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Judges 8:18

    Judges 8:18 Translations

    King James Version (KJV)

    Then said he unto Zebah and Zalmunna, What manner of men were they whom ye slew at Tabor? And they answered, As thou art, so were they; each one resembled the children of a king.

    American King James Version (AKJV)

    Then said he to Zebah and Zalmunna, What manner of men were they whom you slew at Tabor? And they answered, As you are, so were they; each one resembled the children of a king.

    American Standard Version (ASV)

    Then said he unto Zebah and Zalmunna, What manner of men were they whom ye slew at Tabor? And they answered, As thou art, so were they; each one resembled the children of a king.

    Basic English Translation (BBE)

    Then he said to Zebah and Zalmunna, Where are the men whom you put to death at Tabor? And they gave answer, As you are, so were they; every one of them was like a king's son.

    Webster's Revision

    Then said he unto Zebah and Zalmunna, What manner of men were they whom ye slew at Tabor? And they answered, As thou art, so were they; each one resembled the children of a king.

    World English Bible

    Then he said to Zebah and Zalmunna, "What kind of men were they whom you killed at Tabor?" They answered, "They were like you. Each one resembled the children of a king."

    English Revised Version (ERV)

    Then said he unto Zebah and Zalmunna, What manner of men were they whom ye slew at Tabor? And they answered, As thou art, so were they; each one resembled the children of a king.

    Definitions for Judges 8:18

    Art - "Are"; second person singular.

    Clarke's Commentary on Judges 8:18

    What manner of men were they whom ye slew at Tabor? - We have no antecedent to this question; and are obliged to conjecture one: it seems as if Zebah and Zalmunna had massacred the family of Gideon, while he was absent on this expedition. Gideon had heard some confused account of it, and now questions them concerning the fact. They boldly acknowledge it, and describe the persons whom they slew, by which he found they were his own brethren. This determines him to avenge their death by slaying the Midianitish kings, whom he otherwise was inclined to save. He might have heard that his brethren had been taken prisoners, and might have hoped to have exchanged them for the kings now in his hand; but when he found they had been all slain, he decrees the death of their murderers. There is something in this account similar to that in the 12th Aeneis of Virgil: - When Turnus was overthrown, and supplicated for his life, and Aeneas was inclined to spare him; he saw the belt of his friend Pallas, whom Turnus had slain, and which he now wore as a trophy: this immediately determined the Trojan to sacrifice the life of Turnus to the manes of his friend. The story is well told: -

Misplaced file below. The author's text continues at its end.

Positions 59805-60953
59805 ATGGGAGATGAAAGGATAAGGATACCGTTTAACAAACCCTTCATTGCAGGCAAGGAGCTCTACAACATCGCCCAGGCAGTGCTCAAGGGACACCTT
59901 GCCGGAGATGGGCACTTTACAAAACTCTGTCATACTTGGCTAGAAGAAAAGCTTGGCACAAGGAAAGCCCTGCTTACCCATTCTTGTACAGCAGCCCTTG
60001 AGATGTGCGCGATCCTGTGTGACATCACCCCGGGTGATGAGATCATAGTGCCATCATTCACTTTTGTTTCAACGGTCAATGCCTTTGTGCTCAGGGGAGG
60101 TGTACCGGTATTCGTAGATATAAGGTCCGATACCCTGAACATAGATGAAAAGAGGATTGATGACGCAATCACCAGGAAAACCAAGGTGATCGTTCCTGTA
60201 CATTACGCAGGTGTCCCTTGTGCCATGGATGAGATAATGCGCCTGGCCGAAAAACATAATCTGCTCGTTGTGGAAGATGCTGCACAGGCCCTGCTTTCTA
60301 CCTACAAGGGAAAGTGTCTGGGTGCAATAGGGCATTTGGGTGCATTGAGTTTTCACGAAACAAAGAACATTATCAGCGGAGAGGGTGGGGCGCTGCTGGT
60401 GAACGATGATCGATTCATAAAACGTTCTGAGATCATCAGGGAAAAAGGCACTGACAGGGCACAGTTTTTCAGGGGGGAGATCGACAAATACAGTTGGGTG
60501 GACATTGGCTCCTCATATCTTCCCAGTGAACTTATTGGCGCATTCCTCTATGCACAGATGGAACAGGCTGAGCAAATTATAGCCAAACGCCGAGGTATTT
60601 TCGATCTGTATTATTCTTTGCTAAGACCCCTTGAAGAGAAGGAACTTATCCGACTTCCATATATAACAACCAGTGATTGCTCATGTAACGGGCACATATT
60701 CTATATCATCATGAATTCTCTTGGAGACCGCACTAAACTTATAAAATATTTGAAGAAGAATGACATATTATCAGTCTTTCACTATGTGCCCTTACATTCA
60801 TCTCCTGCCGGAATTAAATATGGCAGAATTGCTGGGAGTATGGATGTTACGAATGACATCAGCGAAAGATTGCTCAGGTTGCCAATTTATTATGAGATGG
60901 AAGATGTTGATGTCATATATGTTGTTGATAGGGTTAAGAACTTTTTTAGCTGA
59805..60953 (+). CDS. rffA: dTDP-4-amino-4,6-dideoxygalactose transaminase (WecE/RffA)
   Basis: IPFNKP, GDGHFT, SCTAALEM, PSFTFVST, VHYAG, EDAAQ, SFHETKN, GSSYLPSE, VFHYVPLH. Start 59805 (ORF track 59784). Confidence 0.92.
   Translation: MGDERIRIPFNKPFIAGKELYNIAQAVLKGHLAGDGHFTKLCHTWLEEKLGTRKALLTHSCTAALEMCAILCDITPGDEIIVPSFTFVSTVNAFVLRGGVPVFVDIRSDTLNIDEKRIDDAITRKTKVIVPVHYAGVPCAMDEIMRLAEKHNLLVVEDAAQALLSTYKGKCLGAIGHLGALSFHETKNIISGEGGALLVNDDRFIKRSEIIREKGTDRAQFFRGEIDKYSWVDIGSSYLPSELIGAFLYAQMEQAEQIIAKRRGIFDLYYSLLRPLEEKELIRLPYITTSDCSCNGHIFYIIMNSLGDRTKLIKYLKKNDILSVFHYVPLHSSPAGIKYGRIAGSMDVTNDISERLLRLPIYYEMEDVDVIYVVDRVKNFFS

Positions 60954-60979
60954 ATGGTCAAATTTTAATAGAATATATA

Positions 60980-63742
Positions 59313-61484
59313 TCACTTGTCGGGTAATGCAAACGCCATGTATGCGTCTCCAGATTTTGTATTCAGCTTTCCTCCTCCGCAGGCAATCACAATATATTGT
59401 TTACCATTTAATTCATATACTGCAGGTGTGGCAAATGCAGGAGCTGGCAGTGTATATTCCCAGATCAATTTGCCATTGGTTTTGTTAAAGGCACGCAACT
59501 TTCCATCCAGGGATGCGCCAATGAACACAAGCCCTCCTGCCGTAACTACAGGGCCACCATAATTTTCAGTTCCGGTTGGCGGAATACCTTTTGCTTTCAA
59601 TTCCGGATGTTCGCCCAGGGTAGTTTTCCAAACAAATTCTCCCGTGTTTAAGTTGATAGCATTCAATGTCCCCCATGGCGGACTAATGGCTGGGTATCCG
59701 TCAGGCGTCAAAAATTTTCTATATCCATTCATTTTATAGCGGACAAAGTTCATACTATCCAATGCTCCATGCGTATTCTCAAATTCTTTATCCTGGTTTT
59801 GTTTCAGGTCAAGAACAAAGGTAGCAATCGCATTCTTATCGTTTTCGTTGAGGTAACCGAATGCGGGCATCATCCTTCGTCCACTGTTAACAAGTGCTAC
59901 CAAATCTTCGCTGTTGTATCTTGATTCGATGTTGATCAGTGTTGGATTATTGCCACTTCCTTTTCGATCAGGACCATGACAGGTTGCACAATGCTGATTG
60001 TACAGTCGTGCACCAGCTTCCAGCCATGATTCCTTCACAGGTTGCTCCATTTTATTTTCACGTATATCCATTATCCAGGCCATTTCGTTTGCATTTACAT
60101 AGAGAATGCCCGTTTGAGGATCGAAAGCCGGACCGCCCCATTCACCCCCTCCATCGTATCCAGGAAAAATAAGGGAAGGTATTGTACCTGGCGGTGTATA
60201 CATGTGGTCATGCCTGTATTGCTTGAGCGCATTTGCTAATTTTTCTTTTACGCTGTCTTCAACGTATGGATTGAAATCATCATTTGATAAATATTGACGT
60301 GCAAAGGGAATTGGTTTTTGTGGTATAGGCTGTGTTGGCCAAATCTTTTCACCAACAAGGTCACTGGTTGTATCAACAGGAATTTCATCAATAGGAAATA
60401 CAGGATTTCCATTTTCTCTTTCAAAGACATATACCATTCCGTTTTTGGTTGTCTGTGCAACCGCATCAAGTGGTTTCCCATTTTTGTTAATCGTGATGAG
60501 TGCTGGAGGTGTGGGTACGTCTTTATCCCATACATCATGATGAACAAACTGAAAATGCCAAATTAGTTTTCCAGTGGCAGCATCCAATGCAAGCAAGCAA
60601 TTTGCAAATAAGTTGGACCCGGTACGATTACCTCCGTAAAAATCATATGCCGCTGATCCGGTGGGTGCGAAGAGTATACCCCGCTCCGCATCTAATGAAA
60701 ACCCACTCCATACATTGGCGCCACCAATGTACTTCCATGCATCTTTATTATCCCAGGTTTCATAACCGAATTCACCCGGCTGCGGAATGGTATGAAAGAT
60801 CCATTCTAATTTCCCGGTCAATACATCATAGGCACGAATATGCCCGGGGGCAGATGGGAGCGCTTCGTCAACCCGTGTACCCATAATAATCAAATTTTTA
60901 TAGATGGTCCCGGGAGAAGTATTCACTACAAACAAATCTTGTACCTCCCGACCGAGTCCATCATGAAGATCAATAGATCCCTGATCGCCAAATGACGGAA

Stetit acer in armis

    Aeneas, volvens oculos, dextramque repressit.

    Et jam jamque magis cunctantem flectere sermo

    Coeperat: infelix humero cum apparuit ingens

    Balteus, et notis fulserunt cingula bullis

    Pallantis pueri; victum quem vulnere Turnus

    Straverat, atque humeris inimicum insigne gerebat.

    Ille oculis postquam saevi monumenta doloris

    Exuviasque hausit: furiis accensus et ira

    Terribilis: Tune hinc spoliis indute meorum

    Eripiare mihi? - Pallas, te hoc vulnere Pallas

    Immolat; et poenam scelerato ex sanguine sumit.

    Hoc dicens furrum adverso sub pectore condit Fervidus.

    continued...

    Barnes' Notes on Judges 8:18

    What manner of men - literally, "Where are the men?" The sense, "what manner of men", is merely gathered from the tenor of the answer. Gideon doubtless knew that his brethren had been killed by Zebah and Zalmunna, and the desire of avenging their death was one motive for his impetuous pursuit and attack. His question was rather a taunt, a bitter reproach to his captives, preparing them for their fate. Zebah and Zalmunna, in their answer, did not give evidence against themselves. Their hope was by a flattering answer to soothe Gideon's wrath.

    Wesley's Notes on Judges 8:18

    8:18 What manner of men - For outward shape and quality. At Tabor - Whither he understood they fled for shelter, upon the approach of the Midianites; and where he learned that some were slain, which he suspected might be them. Resembled - Not for their garb, or outward splendor, but for the majesty of their looks: by which commendation they thought to ingratiate themselves with their conqueror.